Senate Committee Chair Grills DHS IG Over Failure To Notify Congress of Missing Texts Scandal

Senator Gary Peters, chair of the Senate's homeland security committee, demanded answers from four agency heads over the missing Jan. 6 texts on Wednesday.
Senator Gary Peters, a Democrat from Michigan, speaking before a mic at a congressional hearing.
WASHINGTON, DC - SEPTEMBER 28: Sen. Gary Peters (D-MI) speaks during a Senate Armed Services Committee hearing on the conclusion of military operations in Afghanistan and plans for future counterterrorism operations ... WASHINGTON, DC - SEPTEMBER 28: Sen. Gary Peters (D-MI) speaks during a Senate Armed Services Committee hearing on the conclusion of military operations in Afghanistan and plans for future counterterrorism operations on Capitol Hill on September 28, 2021 in Washington, DC. (Photo by Patrick Semansky-Pool/Getty Images) MORE LESS

The unfolding saga of the missing January 6 texts has led the chair of the Senate Committee on Homeland Security and Governmental Affairs to issue letters laying into several agency heads over how this could have happened.

On Wednesday, Senator Gary Peters (D-MI) sent four letters to top agency officials demanding more details on how the Secret Service went about deleting Trump administration text messages. 

The most pointed was targeted at Department of Homeland Security Inspector General Joseph V. Cuffari, who has attracted particular scrutiny since it emerged that he waited months to alert Congress about the missing texts.

Senator Peters requests in the letter that the inspector general “clarify troubling allegations” that “contradict” the information that Cuffari had originally given Congress.

On July 13, Cuffari sent House and Senate committee chairpeople, including Senator Peters, a letter admitting that the Secret Service had erased text messages “after OIG requested records of electronic communications from the USSS.” He also blamed an internal legal review for the hold-up in alerting Congress.

However, the Project on Government Oversight reported last month that the Secret Service confirmed to Cuffari’s office that the texts were lost back in February.

Peters accused Cuffari or his leadership team of taking steps “that appear to be in direct conflict with necessary efforts to identify any wrongdoing and recover missing information” related to the Capitol riot.

He also pointed out that Cuffari’s letter didn’t disclose that messages from former high-ranking DHS officials, including former DHS Secretary Chad Wolf and former Acting Deputy Secretary Ken Cuccinelli, had also been deleted after Jan. 6.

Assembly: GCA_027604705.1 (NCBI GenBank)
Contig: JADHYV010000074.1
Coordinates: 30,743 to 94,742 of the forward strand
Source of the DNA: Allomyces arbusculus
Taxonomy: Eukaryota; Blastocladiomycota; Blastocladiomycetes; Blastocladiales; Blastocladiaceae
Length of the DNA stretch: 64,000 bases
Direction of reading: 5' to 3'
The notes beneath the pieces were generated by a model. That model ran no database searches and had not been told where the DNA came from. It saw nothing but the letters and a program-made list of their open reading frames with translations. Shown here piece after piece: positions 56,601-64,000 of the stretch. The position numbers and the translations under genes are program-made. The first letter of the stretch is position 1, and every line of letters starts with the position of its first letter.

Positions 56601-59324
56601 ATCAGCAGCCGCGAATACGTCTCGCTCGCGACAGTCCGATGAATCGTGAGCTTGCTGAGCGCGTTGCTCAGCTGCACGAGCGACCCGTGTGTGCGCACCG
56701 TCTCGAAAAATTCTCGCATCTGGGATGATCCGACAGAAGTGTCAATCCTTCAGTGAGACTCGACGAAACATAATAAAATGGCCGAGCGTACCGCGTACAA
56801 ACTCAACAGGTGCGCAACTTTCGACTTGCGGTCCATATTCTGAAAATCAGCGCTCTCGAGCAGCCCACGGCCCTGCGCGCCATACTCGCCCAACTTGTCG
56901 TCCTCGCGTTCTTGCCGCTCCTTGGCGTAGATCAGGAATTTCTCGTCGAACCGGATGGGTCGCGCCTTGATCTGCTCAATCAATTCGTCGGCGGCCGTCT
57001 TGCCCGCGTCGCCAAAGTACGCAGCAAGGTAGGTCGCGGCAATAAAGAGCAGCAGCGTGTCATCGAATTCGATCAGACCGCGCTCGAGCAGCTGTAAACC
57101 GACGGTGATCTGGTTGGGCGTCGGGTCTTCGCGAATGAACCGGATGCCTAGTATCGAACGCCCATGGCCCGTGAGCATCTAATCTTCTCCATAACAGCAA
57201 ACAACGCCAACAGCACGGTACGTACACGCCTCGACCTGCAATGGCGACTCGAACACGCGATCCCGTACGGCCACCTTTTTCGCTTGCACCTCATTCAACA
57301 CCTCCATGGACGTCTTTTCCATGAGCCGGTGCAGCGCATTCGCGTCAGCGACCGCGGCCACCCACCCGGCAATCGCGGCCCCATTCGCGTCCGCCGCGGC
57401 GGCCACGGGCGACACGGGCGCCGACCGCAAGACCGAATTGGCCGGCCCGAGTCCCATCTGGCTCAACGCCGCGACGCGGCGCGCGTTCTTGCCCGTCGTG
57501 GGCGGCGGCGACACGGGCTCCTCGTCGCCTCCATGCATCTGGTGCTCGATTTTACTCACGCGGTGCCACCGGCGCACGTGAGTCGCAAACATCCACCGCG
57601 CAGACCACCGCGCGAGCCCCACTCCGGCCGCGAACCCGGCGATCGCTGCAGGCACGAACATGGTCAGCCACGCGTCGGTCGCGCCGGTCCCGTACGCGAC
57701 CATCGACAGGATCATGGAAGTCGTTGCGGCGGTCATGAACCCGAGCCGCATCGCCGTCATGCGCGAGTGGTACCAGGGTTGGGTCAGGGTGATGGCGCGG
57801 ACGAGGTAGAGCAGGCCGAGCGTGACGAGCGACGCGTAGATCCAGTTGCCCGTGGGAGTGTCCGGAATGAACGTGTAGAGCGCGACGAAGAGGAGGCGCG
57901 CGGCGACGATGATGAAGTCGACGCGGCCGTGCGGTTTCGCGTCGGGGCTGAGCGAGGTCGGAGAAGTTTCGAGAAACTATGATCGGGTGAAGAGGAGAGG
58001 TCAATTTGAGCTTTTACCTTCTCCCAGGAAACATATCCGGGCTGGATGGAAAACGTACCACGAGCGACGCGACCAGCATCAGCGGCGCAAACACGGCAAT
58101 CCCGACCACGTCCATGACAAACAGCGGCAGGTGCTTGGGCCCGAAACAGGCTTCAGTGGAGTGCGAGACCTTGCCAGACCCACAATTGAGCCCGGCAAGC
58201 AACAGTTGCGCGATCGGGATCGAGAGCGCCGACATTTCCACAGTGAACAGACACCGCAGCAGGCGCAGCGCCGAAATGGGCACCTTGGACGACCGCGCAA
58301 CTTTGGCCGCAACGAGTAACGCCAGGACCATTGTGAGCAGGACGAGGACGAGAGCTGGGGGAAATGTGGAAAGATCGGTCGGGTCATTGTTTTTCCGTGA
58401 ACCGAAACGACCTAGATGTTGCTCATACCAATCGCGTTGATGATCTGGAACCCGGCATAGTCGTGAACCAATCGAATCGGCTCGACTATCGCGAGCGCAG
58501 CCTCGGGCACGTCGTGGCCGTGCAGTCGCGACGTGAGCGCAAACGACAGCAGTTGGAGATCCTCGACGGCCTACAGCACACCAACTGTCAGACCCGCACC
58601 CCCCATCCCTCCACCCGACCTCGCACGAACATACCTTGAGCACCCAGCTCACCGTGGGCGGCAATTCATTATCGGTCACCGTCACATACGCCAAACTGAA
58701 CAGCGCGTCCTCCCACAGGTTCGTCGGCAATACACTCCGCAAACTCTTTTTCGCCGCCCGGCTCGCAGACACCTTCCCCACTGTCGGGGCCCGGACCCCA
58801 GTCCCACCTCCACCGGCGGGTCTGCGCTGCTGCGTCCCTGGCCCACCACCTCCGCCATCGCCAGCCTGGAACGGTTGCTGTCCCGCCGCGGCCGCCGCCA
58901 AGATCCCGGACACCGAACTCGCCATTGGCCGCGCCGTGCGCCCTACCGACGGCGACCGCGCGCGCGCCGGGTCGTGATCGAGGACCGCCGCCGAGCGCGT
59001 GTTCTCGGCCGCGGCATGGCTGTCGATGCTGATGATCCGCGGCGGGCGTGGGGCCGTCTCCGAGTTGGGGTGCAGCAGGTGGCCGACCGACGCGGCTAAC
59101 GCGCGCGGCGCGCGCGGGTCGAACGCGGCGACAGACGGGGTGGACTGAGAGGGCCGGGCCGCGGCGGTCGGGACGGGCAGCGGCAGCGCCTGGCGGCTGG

“These are serious allegations and diverge from the information that you previously provided me and my team,” the senator wrote.

As a result, Senator Peters is requesting that the inspector general share “a complete accounting of actions planned and taken by” his office to clear up any inconsistencies in his report. Peters demanded that he confirm the date when his office first learned that the texts were deleted, detail attempts to preserve the text messages or retrieve them, and explain whether he alerted DHS Secretary Alejandro Mayorkas that the texts were deleted, as, Peters notes, is “required under the Inspector General Act of 1978.”

The senator also addressed letters requesting information to Mayorkas, USSS Director James Murray, and Defense Secretary Lloyd J. Austin III.

The Defense Department similarly wiped the phone records of former high-ranking officials from that time period, CNN reported last week, including those of former acting Defense Secretary Chris Miller and former Chief of Staff Kash Patel.

“DOD and Army conveyed to Plaintiff that when an employee separates from DOD or Army, he or she turns in the government-issued phone, and the phone is wiped,” lawyers for the DOD and Army said in a March 10 court filing, part of a lawsuit brought by good government group American Oversight, which was seeking the records.

The letters to Mayorkas and Austin similarly request that the agency leaders clarify how much they knew about when and how the texts were deleted, who they notified, and what they did when they learned of the erasures, among other demands.

The letter to Murray, however, goes a little more in-depth: In it, Senator Peters asks whether the Secret Service had any policies in place for data retention as dictated by federal rules.

He notes National Archives and Records Administration guidance which states that “electronic messages created or received in the course of agency business are Federal records.”

“Text messages are included in this description,” he writes.

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